UNTIL THE FAT PONY SINGS
ROME, Italy The Eternal City is all a glorious jumble, a sensory glut. Yet the chaos somehow charms, where, say, Athens' bruises. I suspect the underlying whimsy here softens the blow.
For example, Ailish my visiting student and I were trapped in Volpetti (a renowned deli), being force-fed cheese and amateur philosophy: "Women, what would the world be like without women and good pecorino?"
Nearly an hour of our lives eclipsed, as Claudio waxed rhapsodic about drunken caciocavallo (the bulbous cheese that resembles a summer squash). But I wouldn't trade that for any amount of efficiency. Not today, anyway.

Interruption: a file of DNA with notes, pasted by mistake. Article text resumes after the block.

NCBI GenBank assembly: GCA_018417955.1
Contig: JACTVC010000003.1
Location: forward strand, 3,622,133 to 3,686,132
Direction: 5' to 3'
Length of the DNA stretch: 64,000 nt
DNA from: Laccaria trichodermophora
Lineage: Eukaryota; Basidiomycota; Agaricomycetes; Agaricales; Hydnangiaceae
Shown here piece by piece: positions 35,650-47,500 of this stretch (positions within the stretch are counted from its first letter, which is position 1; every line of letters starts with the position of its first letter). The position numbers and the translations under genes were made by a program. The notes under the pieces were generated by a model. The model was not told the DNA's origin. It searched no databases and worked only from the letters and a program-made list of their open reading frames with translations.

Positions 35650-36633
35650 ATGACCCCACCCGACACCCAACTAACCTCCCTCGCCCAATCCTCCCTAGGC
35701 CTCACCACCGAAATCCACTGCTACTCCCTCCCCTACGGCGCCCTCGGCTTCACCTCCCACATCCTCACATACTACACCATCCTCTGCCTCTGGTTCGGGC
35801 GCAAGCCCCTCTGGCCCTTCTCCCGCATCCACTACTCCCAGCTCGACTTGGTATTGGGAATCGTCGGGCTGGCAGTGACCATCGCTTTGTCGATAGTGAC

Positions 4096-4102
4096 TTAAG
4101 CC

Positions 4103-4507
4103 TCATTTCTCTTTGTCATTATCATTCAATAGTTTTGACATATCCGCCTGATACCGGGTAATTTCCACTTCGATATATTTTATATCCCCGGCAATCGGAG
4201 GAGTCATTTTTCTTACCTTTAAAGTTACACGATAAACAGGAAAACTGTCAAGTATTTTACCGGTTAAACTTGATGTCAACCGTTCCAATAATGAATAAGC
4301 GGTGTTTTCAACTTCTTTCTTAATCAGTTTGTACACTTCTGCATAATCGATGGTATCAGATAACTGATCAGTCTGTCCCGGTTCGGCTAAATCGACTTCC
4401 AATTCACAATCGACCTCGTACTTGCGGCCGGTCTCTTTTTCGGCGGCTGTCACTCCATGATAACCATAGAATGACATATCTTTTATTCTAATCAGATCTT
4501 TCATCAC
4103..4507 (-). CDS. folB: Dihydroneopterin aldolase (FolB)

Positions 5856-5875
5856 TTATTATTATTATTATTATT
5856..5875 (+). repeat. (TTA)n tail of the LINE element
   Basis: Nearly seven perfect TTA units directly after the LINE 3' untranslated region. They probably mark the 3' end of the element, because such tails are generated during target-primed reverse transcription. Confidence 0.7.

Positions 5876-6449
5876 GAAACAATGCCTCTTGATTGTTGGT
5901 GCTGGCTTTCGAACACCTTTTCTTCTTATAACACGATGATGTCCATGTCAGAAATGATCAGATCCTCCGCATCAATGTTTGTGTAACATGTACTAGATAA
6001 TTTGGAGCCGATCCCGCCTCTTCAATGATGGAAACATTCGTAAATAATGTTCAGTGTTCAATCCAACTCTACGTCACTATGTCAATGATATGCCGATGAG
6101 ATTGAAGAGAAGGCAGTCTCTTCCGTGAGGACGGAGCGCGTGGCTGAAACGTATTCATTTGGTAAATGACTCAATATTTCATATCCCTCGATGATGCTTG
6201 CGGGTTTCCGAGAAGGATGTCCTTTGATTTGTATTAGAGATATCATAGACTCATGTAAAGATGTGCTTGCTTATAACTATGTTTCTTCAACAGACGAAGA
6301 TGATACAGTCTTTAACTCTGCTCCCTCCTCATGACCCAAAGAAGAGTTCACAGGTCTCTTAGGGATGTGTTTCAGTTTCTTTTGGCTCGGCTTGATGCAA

Though only quarter-Italian, I realize my pace is theirs: lounging preferably done in bella figura (good style) followed by brief bursts of industry and innovation. Unless bullied by power, poverty or conscience, I would probably drowse on a sun-soaked balcony, fine-tuning the odd sentence, until the fat pony sings.
Because the statue crowning Rome's core, the Campidoglio, will warble, according to Eleanor Clark in the superb and shiftless 1950s travelogue Rome and a Villa.
The crag overlaid with chic Michelangelo architecture revolves around Marcus Aurelius on his famous plump-bellied bronze horse, whose forelock was going to sing to announce the end of the world and may still."
I live in hope. As do we all.